- The Washington Times - Monday, February 26, 2007

The Great Writ of habeas corpus is to the rule of law what oxygen is to life.

The U.S. Court of Appeals imprudently crippled the writ last week in Lakhdar Boumediene v. Bush (Feb. 20). A divided three-judge panel declared suspected alien enemy combatants held indefinitely at Guantanamo Bay may not question their detentions in federal courts though petitions for writs of habeas corpus under the Military Commissions Act of 2006 (MCA). Writing for a 2-1 majority, Judge Raymond Randolph mistakenly endorsed a cramped interpretation of habeas corpus as though he were addressing a tax exemption in the Internal Revenue Code.

Absolute power corrupts absolutely. Accordingly, the Great Writ prevents the president from disappearing political opponents or the unpopular into dungeons based on his say-so alone, a frightening power that has earmarked despots from time immemorial. The writ enables detainees to require the president to establish the factual and legal foundations for their detentions before an independent judiciary.

The goal is justice, the end of civil society as James Madison explained in the Federalist Papers. The president may be inclined to detain bogus enemy combatants in the war against global terrorism to inflate public fear and to justify executive aggrandizements, for example, spying without judicial or legislative oversight in contravention of the Foreign Intelligence Surveillance Act of 1978. A former commandant and deputy commandant at Guantanamo Bay have averred that most of its detainees do not belong there.

The Great Writ does not threaten to release a single genuine enemy combatant. The burden to defeat the Great Writ is modest: plausible evidence (far short of proof beyond a reasonable doubt) that the detainee was implicated in active hostilities against the United States. In Rasul v. Bush (2004), the Supreme Court held the federal habeas corpus statute extended to aliens at Guantanamo. Two years later, Congress overruled Rasul in the MCA by suspending the Great Writ for alien enemy combatants detained anywhere. Its proponents were unable to cite a single habeas case either before or after Rasul that precipitated the release of an authentic terrorist. Such a case might be hypothesized with a fevered enough imagination. But the law would become “a ass, a idiot,” in the words of Charles Dickens’ Mr. Bumble, if required to answer jumbo speculations that never happen in the real world.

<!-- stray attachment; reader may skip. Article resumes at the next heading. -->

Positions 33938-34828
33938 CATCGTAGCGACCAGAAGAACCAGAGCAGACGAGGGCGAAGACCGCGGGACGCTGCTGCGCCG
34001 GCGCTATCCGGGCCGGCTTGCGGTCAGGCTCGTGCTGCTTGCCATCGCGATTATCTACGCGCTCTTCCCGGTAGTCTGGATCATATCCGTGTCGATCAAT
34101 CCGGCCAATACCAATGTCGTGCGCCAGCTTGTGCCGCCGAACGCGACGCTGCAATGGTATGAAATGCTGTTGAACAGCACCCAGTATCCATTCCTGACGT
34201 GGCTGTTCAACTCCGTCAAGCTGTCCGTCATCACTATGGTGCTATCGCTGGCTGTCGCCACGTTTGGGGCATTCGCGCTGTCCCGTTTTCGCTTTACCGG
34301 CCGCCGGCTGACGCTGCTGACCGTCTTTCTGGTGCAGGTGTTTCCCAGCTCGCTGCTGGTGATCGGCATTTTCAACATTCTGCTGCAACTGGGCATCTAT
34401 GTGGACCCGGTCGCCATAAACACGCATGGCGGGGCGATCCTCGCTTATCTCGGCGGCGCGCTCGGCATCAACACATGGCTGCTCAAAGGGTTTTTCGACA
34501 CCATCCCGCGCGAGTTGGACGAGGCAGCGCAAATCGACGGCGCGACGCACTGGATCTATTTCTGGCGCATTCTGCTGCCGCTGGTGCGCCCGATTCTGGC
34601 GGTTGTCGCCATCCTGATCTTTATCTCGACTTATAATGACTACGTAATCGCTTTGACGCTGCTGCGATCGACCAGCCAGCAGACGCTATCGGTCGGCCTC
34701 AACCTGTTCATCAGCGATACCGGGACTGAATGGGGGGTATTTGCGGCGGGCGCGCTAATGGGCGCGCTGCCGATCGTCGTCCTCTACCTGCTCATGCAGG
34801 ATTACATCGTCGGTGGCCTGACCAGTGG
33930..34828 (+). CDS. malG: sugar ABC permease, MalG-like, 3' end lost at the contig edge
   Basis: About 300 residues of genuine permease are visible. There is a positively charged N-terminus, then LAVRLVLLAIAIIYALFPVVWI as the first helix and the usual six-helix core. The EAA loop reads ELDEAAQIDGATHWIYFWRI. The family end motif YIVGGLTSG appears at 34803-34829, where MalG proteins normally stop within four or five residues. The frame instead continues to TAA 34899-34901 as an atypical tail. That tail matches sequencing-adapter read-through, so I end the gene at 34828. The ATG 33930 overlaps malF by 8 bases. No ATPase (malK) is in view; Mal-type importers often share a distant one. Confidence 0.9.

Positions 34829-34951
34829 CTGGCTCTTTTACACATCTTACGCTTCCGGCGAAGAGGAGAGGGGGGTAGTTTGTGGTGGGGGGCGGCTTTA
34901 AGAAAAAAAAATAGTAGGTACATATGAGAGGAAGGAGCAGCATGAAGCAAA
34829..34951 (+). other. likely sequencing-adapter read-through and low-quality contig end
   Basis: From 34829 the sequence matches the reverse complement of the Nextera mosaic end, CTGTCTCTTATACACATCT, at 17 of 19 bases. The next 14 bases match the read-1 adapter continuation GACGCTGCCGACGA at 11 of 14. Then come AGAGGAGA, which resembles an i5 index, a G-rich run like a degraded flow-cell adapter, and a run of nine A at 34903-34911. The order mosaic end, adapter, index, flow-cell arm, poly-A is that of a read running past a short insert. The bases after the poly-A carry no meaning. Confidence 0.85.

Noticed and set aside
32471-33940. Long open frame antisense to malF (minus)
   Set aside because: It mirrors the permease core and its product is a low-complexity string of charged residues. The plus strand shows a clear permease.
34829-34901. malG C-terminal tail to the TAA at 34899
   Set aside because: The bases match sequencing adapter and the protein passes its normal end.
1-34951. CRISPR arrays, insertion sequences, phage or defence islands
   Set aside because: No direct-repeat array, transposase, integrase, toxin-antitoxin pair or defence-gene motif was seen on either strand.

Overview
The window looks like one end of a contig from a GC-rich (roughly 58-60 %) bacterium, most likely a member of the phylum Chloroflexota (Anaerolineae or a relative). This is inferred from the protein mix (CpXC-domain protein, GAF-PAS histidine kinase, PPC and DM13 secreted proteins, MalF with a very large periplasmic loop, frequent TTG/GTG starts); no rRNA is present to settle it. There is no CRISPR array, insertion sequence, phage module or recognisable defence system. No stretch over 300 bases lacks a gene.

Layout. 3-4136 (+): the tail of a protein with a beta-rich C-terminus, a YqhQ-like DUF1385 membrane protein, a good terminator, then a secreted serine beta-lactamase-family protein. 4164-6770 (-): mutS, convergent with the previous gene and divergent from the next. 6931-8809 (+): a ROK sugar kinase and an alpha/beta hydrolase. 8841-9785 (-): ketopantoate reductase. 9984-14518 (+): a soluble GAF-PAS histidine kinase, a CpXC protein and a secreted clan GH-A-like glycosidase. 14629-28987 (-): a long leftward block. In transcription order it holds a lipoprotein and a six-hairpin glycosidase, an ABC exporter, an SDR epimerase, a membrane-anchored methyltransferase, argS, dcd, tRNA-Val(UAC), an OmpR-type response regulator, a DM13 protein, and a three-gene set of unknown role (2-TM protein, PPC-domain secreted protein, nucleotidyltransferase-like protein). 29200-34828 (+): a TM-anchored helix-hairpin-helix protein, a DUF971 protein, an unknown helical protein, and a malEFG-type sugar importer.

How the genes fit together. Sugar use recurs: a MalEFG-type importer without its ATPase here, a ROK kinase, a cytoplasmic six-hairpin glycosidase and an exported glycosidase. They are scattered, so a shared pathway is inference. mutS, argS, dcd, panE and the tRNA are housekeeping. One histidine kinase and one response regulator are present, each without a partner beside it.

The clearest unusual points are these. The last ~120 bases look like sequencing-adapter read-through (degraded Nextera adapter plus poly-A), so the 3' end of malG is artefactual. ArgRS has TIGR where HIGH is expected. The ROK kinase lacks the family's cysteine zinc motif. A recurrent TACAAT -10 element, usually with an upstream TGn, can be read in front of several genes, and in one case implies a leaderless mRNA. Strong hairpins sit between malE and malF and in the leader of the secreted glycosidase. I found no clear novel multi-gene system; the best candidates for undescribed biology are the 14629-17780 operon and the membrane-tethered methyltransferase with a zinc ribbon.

Article I, section 9, clause 2 of the Constitution (Suspension Clause) declares “The Privilege of the Writ of Habeas Corpus shall not be suspended, unless in Cases of Rebellion or Invasion the public Safety may require it.” Judge Randolph tacitly acknowledged in Boumediene that neither habeas exception justified the MCA, i.e., global terrorists have not invaded America. He insisted, however, that the Great Writ has no application to aliens detained outside the sovereignty of the United States; and, that Guantanamo Bay is under the sovereignty of Cuba, albeit subject to a perpetual United States lease.

The latter observation is risible. Fidel Castro has no more access or control over Guantanamo than he does over Washington, D.C., or Des Moines. If Mr. Castro formally abandoned sovereignty over Guantanamo tomorrow, nothing would change.

Judge Randolph maintained that a declaration by the political branches in the MCA that Guantanamo is not part of the United States is conclusive on the courts. But the dimensions of the Great Writ — which defines what we are as a people — should not be so easily contracted by semantic jugglery.

Judge Randolph observed that historically the Great Writ in Great Britain was withheld from remote islands, garrisons and dominions. Compliance with a writ from overseas would have been impractical because of time limitations for producing the detainee. But as Chief Justice John Marshall taught in McCulloch v. Maryland (1819), the Constitution was designed to endure for the ages and to be construed accordingly to achieve its purposes. Congress is empowered to create an Air Force, although the Constitution speaks only of armies and navies. The Fourth Amendment protects against indiscriminate government interceptions of e-mails and conversations, although its language speaks only of persons, houses, papers and effects. Similarly, the Great Writ should apply to suspected alien enemy combatants detained abroad unless compliance would be impractical or unworkable.

No civilized Constitution risks injustice for the sake of injustice, aside from the folly of creating poster children to boost al Qaeda’s recruitments. The Supreme Court should grant review of Boumediene and reverse the appeals court.

Bruce Fein is a constitutional lawyer and international consultant with Bruce Fein & Associates and the Lichfield Group.

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